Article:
Lt. Col. William MacDonald of the 4th Infantry Division said that after barricading a road, attackers opened fire from rooftops and alleyways with bombs, small arms, mortars and rocket-propelled grenades.

U.S. troops responded with 120mm tank rounds and 25mm cannon fire from Bradley fighting vehicles, he said.

"It sounds like the attack had some coordination to it, but the soldiers responded, used their firepower, used tank and Bradley fire and other weapons available to them, to stop this attack and take the fight to the enemy," he said.

MacDonald said the attack was the largest faced by his Task Force Ironhorse, whose mission includes the hunt for Saddam. Military officials in Baghdad said they haven't reported a deadlier attack since May 1, when U.S. President George W. Bush declared major combat over. U.S. officials have only sporadically released figures on Iraqi casualties, and wouldn't say whether there has been a deadlier firefight that went unreported.

The U.S. military initially said 46 Iraqi fighters died and five American soldiers were injured. But a statement on Monday raised the Iraqi dead to 54.

Residents of Samarra disputed those figures, saying at most eight or nine people died. Three bodies lay in the hospital morgue. There was no way to reconcile the accounts.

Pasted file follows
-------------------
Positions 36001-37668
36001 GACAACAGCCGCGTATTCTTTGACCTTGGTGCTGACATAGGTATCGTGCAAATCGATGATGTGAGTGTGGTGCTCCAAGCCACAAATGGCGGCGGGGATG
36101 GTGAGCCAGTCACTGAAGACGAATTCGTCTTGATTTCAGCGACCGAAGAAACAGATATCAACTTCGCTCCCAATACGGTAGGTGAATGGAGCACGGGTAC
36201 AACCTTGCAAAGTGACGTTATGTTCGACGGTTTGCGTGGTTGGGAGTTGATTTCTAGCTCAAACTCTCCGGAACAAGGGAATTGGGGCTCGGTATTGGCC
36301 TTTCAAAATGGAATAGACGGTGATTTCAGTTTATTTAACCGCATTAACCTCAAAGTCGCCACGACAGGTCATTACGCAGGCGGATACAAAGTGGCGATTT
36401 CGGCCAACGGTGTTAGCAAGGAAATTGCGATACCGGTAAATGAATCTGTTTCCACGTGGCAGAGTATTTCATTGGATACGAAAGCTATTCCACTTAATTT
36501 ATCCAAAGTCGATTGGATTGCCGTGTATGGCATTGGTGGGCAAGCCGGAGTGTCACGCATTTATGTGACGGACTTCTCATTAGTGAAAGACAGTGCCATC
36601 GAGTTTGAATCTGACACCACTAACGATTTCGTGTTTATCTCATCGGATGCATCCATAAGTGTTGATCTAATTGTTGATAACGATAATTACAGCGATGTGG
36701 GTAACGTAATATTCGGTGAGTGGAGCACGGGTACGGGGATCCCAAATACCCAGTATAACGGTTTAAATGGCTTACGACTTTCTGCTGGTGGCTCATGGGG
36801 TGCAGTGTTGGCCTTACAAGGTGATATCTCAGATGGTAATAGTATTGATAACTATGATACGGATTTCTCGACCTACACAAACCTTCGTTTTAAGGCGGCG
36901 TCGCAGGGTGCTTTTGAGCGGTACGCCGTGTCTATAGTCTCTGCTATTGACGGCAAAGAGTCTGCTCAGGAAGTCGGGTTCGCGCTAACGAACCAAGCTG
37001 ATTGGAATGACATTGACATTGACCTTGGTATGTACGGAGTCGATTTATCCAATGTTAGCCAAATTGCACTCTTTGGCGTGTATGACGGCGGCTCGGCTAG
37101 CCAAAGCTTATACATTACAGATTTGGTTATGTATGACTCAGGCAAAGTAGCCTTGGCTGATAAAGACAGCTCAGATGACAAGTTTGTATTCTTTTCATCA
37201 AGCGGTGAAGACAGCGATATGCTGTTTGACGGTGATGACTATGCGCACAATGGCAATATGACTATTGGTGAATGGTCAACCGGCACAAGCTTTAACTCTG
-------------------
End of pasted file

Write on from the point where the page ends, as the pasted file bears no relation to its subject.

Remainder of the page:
The scale of the attack and the apparent coordination of the two operations showed that rebel units retain the ability to conduct synchronized operations despite a massive U.S. offensive this month aimed at crushing the insurgency.

At least 104 coalition troops have died in Iraq in November, including 79 American troops. In terms of coalition losses, it has been the bloodiest month of the war that began March 20.

Shortly after the firefight, four men in a BMW attacked another U.S. convoy in Samarra with automatic rifles, MacDonald said. The soldiers wounded all four men, and found Kalashnikov rifles and grenade launchers in their car.

"We have been very aggressive in our convoy operations ... it does send a clear message that if you attempt to attack one of our convoys, we're going to use our firepower to stop that attack," MacDonald said.

Also Sunday, two South Korean contractors were killed near Samarra in a roadside ambush in what U.S. officials called a new campaign aimed at undermining international support for the U.S.-led occupation of Iraq. Attacks on Saturday killed seven Spaniards, two Japanese diplomats and a Colombian oil worker.

The two Japanese diplomats were flown to Kuwait and arrangements are being made for transporting them home, a Japanese diplomat said Monday on condition of anonymity.

In Seoul, the South Korean government vowed to stick by plans to send up to 3,000 troops to Iraq despite the killing of two South Korean engineers.

Japanese Prime Minister Junichiro Koizumi reiterated Monday his vow that the attack on the Japanese diplomats would not alter Tokyo's commitments to send non-combat troops, provide humanitarian aid and participate in the reconstruction of Iraq.